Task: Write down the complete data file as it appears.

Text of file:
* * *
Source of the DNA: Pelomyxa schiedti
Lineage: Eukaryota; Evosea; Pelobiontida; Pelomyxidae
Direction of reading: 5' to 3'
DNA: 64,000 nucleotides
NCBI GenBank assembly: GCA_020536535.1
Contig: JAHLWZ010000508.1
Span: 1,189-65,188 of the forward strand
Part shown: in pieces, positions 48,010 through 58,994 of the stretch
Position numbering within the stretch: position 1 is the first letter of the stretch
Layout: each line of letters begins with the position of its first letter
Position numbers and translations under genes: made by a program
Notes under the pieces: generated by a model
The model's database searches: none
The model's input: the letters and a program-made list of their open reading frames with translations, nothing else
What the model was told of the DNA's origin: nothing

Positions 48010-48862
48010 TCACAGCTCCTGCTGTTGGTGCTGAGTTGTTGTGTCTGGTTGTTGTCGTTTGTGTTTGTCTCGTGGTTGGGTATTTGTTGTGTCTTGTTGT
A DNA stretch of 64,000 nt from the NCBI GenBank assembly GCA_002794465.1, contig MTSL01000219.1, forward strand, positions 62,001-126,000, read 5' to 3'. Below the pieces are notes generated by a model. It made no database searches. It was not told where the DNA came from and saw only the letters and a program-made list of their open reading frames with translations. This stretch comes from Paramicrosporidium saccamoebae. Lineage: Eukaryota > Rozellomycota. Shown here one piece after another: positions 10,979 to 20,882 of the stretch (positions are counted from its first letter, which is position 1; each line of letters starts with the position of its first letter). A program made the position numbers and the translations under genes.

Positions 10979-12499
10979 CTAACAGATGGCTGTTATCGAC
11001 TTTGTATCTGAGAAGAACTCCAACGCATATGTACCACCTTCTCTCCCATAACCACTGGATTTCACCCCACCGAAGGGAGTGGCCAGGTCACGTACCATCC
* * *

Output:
Source of the DNA: Pelomyxa schiedti
Lineage: Eukaryota; Evosea; Pelobiontida; Pelomyxidae
Direction of reading: 5' to 3'
DNA: 64,000 nucleotides
NCBI GenBank assembly: GCA_020536535.1
Contig: JAHLWZ010000508.1
Span: 1,189-65,188 of the forward strand
Part shown: in pieces, positions 48,010 through 58,994 of the stretch
Position numbering within the stretch: position 1 is the first letter of the stretch
Layout: each line of letters begins with the position of its first letter
Position numbers and translations under genes: made by a program
Notes under the pieces: generated by a model
The model's database searches: none
The model's input: the letters and a program-made list of their open reading frames with translations, nothing else
What the model was told of the DNA's origin: nothing

Positions 48010-48862
48010 TCACAGCTCCTGCTGTTGGTGCTGAGTTGTTGTGTCTGGTTGTTGTCGTTTGTGTTTGTCTCGTGGTTGGGTATTTGTTGTGTCTTGTTGT
A DNA stretch of 64,000 nt from the NCBI GenBank assembly GCA_002794465.1, contig MTSL01000219.1, forward strand, positions 62,001-126,000, read 5' to 3'. Below the pieces are notes generated by a model. It made no database searches. It was not told where the DNA came from and saw only the letters and a program-made list of their open reading frames with translations. This stretch comes from Paramicrosporidium saccamoebae. Lineage: Eukaryota > Rozellomycota. Shown here one piece after another: positions 10,979 to 20,882 of the stretch (positions are counted from its first letter, which is position 1; each line of letters starts with the position of its first letter). A program made the position numbers and the translations under genes.

Positions 10979-12499
10979 CTAACAGATGGCTGTTATCGAC
11001 TTTGTATCTGAGAAGAACTCCAACGCATATGTACCACCTTCTCTCCCATAACCACTGGATTTCACCCCACCGAAGGGAGTGGCCAGGTCACGTACCATCC